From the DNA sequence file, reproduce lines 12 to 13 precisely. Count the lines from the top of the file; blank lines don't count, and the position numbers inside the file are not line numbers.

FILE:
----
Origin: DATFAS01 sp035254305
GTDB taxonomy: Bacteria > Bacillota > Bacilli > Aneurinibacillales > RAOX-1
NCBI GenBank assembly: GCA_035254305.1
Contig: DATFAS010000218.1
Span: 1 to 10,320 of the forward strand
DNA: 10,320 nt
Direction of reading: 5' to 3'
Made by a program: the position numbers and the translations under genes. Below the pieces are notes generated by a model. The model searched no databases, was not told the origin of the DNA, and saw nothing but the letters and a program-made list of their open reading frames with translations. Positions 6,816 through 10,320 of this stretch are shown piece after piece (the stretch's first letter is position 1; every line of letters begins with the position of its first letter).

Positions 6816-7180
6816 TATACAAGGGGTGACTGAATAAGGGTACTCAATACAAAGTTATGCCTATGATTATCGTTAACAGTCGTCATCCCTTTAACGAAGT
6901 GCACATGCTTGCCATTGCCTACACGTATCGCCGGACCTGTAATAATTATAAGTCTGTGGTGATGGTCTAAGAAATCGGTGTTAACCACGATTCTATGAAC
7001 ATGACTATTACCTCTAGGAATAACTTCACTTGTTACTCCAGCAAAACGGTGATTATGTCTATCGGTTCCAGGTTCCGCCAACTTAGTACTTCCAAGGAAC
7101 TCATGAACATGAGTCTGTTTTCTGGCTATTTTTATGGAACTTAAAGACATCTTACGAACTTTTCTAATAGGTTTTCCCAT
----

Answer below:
7001 ATGACTATTACCTCTAGGAATAACTTCACTTGTTACTCCAGCAAAACGGTGATTATGTCTATCGGTTCCAGGTTCCGCCAACTTAGTACTTCCAAGGAAC
7101 TCATGAACATGAGTCTGTTTTCTGGCTATTTTTATGGAACTTAAAGACATCTTACGAACTTTTCTAATAGGTTTTCCCAT